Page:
By Andy Mannix
By Caleb Hannan
By Olivia LaVecchia
By CP Staff
By Aaron Rupar
By Jacob Wheeler
By Olivia LaVecchia
By Aaron Rupar
"Somewhere between ten days and two-and-a-half weeks later, you go to a temporary-injunction hearing. Sometimes the hearing is just like a trial, with evidence and witnesses; sometimes the judge just wants written documents. When the hearing is over, the judge doesn't rule for a period of hours, or maybe even a few days. That is torture for everyone. Then, when the judge finally gives the injunction, the patient is whisked into the hospital for treatment and the case is over. Only a few times has the insurer ever taken the injunction hearing to trial."
Often, recalls Hatch, he and his staff would negotiate with an insurer even as they were preparing for the hearing--especially when their opponent was a smaller firm that paid its own health-care bills through what is known as self-insurance. "Say it was a breast cancer patient. We'd talk to the CEO and tell him that he's going to spend about $40,000 on chemotherapy, which has a 28 percent survival rate when the patient is at a stage-two risk. That's not much bang for the buck. On the other hand, for $70,000 we can get the bone marrow transplant, the hospitalization, all the pharmaceuticals, everything, and have an 80-percent chance of his employee's long-term survival.
"We also tell him that his employees will really respect the fact that he did this. So he's not going to blow 40 grand on chemotherapy that probably won't work. He's not going to blow another 30 grand in lawyers' fees and 50 grand in bad press after we sue him. Finally, we tell him that if he denies this coverage and his wife gets sick under the same policy, he can't cover her with experimental treatments. Often, at the end of the day, he decides it isn't worth trying to save a little money to deprive somebody of their life."
But, adds Hatch, with the big managed-care companies, such personal appeals rarely worked. He would negotiate with administrators who had little or no connection to the patient. And because people enrolled in HMOs tend to change plans frequently, Hatch says, "there is more incentive to realize short-term savings" by paying for some portion of a long chemotherapy treatment rather than a quicker, more expensive bone marrow transplant.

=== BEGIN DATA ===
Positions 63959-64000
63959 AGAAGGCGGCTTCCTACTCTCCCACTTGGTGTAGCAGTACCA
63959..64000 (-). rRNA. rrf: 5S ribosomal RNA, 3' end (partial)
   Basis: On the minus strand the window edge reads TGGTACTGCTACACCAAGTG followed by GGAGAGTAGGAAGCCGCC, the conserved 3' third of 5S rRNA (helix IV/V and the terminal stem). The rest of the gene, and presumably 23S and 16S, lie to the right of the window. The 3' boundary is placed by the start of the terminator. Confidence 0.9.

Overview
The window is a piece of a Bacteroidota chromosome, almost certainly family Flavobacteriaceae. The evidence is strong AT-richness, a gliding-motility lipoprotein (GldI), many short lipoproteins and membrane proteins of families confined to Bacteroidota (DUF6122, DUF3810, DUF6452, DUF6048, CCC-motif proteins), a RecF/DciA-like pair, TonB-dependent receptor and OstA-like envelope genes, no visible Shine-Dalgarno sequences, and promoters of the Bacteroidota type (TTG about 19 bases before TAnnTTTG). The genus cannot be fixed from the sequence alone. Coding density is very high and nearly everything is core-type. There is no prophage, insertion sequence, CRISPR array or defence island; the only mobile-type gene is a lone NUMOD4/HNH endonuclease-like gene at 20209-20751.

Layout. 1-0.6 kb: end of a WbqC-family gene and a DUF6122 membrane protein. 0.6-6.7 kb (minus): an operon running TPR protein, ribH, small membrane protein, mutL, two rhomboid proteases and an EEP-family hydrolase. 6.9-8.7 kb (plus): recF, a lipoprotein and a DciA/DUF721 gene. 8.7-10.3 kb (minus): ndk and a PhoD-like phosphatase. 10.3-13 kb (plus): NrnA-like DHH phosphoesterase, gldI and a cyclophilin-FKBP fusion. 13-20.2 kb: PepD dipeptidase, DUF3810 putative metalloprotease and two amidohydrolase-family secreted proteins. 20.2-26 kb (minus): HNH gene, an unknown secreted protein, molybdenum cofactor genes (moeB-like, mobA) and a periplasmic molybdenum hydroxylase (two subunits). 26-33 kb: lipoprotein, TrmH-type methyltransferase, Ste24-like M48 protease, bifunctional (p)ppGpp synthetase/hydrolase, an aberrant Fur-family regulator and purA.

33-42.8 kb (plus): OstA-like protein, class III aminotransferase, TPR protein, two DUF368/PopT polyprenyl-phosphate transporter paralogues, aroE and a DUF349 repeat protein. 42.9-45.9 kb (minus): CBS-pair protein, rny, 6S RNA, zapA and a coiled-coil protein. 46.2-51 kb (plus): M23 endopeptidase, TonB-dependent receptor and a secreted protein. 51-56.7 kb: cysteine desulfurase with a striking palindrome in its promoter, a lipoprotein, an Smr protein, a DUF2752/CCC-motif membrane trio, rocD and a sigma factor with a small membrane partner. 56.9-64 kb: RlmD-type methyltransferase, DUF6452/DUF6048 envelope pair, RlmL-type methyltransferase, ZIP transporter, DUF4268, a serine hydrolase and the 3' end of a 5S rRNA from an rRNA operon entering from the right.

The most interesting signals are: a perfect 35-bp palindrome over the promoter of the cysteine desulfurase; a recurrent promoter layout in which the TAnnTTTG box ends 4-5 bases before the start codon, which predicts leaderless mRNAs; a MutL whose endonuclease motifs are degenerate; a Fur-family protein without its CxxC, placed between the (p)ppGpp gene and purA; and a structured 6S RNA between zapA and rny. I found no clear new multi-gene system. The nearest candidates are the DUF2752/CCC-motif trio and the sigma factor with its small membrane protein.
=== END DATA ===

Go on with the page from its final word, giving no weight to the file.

Between the injunction hearings and the negotiated settlements, Hatch says, his firm secured coverage for all of the more than 100 patients who sought his assistance. Ultimately, however, he was struck by the realization that for every patient who walked through his door, many others were left behind. "After a while, you think, 'My God, what is going on here?' Because nobody was doing a goddamn thing about it. The Health Department didn't do a goddamn thing. The Commerce Department didn't do a goddamn thing. The attorney general's office didn't do a goddamn thing. Washington didn't do it, either. And it just makes me sick. We shouldn't write letters saying, 'Well, gee, this looks like a contractual dispute between you and your [insurer] and there is nothing we can do.' And believe me, that was the party line coming out of every government agency."
Two years ago, with Hatch and Swanson leading the lobbying effort, the Legislature required insurers to include coverage of bone marrow transplants for women with breast cancer." But by then, Hatch says, "They'd made me so goddamn mad that I decided I was going to run."
The difference between Hatch's race for attorney general and his previous campaigns for governor was palpable. As his sister Kathy puts it, "I was not ever sure what his politics were in the beginning when he was running for governor. I think he is much more focused now. It was like this time he was running for an issue instead of an office."
Hatch says his years away from the Capitol had him taught a key lesson about public service: "I had been involved in health issues quite a bit when I was in Commerce, but not from the human side," he says. "I mean, it is real easy; you get over into government and start thinking on this great macro level--it is an ivory tower. You sit there and think you are doing great things, and you are dealing with a flurry of paper and statistics and figures, and you worry great thoughts about what is going to happen 20 years from now.
"Then you leave government and open an office, and one day somebody walks in the door, a human being who needs you right now, where the rubber hits the road, and you realize there is a personal impact. It is an experience you don't forget."
Indeed, Hatch's "Fairness in Health Care" bill is almost a blow-by-blow response to his experience representing patients. The measure would make it easier to file malpractice lawsuits against insurers who deny or circumscribe the treatment a doctor recommends. It would give doctors more latitude in determining "medically necessary" care: Before a health plan could refuse to pay for a drug or procedure prescribed by a physician, it would have to demonstrate that the treatment is unsafe or ineffective. Another provision in the bill would prohibit insurers from financially rewarding physicians based on which treatments they prescribe or how often they refer patients to outside specialists.
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